“It’s like the BBC: an emblem of Britain that commands respect and admiration near and far.
“But emblems are not necessarily accurate reflections of reality. they are representations, images or symbols of an ideal; a perfect place where people wear straw hats, eat fresh strawberries with their champagne and hobnob with the royal family.”
For social commentators like Peter York – author of the famous “Sloane Ranger Handbook” – Wimbledon represents a type of Britishness that doesn’t exist any more: one steeped in glorious Empire that is overwhelmingly white, affluent and still centered around London and the south east of England.
“Wimbledon mildly confirms that tennis around the world is quite a polite middle class game played in a very restrained way with a very restrained audience. People don’t get into any fervor. That’s for other proletarian sports,” he says.
“It’s a middle class sport wherever you go … It’s all nice enough (and) reinforces British imagery but not create it. It’s definitely a very southern (British) thing, a very southern suburb. It’s a southern, well off, late Victorian suburb with a particular social character.”
Cashmore agrees that Wimbledon reflects only a very tiny aspect of British society, and one that still fails to reflect the changing multicultural character of the country that surrounds it.
“(Wimbledon represents) only one of many types of Britishness,” he says.
“Football, boxing and athletics represent another type of Britishness, one in which the competitors are black, Asian as well as white, and who come from all kinds of class backgrounds.
“If Wimbledon is going to be derided, it’s because it seems remote and insulated from this type of Britishness.”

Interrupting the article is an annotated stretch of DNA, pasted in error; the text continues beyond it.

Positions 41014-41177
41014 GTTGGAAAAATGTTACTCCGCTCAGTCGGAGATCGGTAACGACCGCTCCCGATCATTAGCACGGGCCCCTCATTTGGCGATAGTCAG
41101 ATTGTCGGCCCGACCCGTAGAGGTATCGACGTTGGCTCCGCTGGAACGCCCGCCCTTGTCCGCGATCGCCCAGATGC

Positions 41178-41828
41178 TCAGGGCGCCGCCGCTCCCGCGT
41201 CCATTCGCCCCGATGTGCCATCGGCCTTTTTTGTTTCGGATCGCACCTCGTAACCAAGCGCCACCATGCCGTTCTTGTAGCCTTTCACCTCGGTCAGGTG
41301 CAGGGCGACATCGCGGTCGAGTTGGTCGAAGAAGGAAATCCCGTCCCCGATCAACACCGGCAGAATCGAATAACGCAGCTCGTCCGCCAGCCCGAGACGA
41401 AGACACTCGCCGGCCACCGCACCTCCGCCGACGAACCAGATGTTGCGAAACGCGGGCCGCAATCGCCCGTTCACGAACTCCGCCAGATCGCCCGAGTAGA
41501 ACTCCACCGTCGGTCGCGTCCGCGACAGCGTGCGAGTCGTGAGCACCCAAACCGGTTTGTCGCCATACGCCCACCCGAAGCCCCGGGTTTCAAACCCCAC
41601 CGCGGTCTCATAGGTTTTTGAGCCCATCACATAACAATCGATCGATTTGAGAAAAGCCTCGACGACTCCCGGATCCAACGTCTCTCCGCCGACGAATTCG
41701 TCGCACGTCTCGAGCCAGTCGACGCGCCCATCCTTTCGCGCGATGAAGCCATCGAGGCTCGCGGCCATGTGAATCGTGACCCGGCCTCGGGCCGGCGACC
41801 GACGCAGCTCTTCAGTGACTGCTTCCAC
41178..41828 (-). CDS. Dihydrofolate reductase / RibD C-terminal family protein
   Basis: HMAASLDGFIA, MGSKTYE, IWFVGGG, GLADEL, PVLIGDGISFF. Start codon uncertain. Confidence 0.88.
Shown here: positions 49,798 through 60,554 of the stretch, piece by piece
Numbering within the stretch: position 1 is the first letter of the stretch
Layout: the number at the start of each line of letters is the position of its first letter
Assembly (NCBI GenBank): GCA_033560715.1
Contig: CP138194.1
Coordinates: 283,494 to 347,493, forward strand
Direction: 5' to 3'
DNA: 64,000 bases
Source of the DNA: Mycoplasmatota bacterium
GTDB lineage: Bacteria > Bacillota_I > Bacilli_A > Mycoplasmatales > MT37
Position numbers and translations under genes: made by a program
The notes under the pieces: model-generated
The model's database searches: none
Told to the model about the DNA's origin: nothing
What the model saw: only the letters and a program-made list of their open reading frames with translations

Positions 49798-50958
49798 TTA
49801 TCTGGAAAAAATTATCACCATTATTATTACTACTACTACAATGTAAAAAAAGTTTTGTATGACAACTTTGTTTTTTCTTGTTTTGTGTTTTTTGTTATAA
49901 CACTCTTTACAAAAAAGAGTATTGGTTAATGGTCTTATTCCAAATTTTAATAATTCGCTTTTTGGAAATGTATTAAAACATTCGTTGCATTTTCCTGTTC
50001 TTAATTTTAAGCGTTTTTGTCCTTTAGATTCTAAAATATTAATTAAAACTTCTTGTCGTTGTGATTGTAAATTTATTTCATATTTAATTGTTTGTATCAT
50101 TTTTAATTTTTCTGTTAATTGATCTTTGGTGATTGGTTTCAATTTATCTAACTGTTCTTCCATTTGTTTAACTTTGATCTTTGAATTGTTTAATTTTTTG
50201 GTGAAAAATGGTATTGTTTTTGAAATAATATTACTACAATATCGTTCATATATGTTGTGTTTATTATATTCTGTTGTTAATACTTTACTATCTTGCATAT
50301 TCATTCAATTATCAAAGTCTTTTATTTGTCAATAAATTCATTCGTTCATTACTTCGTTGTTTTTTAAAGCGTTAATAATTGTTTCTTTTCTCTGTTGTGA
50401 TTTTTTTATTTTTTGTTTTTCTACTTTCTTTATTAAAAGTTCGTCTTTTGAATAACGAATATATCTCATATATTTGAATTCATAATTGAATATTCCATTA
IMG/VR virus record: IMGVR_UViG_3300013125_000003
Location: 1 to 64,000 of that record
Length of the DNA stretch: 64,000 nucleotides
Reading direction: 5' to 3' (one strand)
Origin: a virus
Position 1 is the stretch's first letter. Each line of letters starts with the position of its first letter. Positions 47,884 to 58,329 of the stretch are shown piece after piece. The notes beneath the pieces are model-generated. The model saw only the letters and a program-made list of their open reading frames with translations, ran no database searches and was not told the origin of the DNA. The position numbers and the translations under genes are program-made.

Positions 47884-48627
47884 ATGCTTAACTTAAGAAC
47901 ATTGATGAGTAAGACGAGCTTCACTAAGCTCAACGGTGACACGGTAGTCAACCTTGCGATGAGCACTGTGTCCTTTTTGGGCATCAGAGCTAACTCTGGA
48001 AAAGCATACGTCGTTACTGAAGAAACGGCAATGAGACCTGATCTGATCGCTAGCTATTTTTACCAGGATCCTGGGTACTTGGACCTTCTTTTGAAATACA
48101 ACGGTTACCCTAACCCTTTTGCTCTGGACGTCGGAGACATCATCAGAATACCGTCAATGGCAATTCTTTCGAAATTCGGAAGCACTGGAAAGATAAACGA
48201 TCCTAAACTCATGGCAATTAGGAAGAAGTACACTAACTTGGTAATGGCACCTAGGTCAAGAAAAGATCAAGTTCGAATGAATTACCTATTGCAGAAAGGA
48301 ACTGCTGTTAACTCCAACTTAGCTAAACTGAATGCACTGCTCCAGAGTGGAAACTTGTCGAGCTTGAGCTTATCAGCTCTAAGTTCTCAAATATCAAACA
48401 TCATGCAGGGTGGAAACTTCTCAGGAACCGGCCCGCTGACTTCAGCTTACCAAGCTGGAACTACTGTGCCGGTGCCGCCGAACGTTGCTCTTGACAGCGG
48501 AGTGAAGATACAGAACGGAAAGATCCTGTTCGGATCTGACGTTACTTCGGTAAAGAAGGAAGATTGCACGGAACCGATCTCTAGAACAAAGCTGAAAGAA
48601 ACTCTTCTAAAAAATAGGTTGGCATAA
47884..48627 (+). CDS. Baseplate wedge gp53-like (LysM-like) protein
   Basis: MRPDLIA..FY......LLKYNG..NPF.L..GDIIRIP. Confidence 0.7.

The last great British hope?
Whether Great Britain itself survives the next few years is another question entirely. This year the hopes of the host nation once again rest on Andy Murray’s shoulders. He will also represent Great Britain at this summer’s London Olympics.
Yet Murray is also Scottish and Scotland will be voting on the issue of independence in the summer of 2014. The country’s one viable hope for victory in the foreseeable future might be playing under a different flag in 2015.
Such is the confusion over national identity – a debate centered on the conflict between British identity and that of its constituent English, Welsh, Scottish and Northern Irish nations, not to mention the influences of cultures from outside the realm – that Prime Minister David Cameron has spoken about the need to be more muscular in promoting an idea of what Britishness actually is.
This year he has plenty of opportunities to do that following the Queen’s Diamond Jubilee, now Wimbledon and next month at the Olympics. But perhaps as the poet and author Bonnie Greer recently said: “I don’t know what it means to be British and I think it’s a very positive thing.
“Britain is the right sort of template for the 21st century in that it is a multinational state that isn’t at war with itself, that isn’t tearing itself apart, and is actually showing the world how to function.”
In that version of Great Britain, there’s plenty of space for an event like Wimbledon.
“Wimbledon still maintains its specialness,” agrees Cashmore. “There is no longer a single, unified conception of Britishness that’s good for all times.
“Wimbledon embodies one image. It is nobody’s idea of all-things-British.”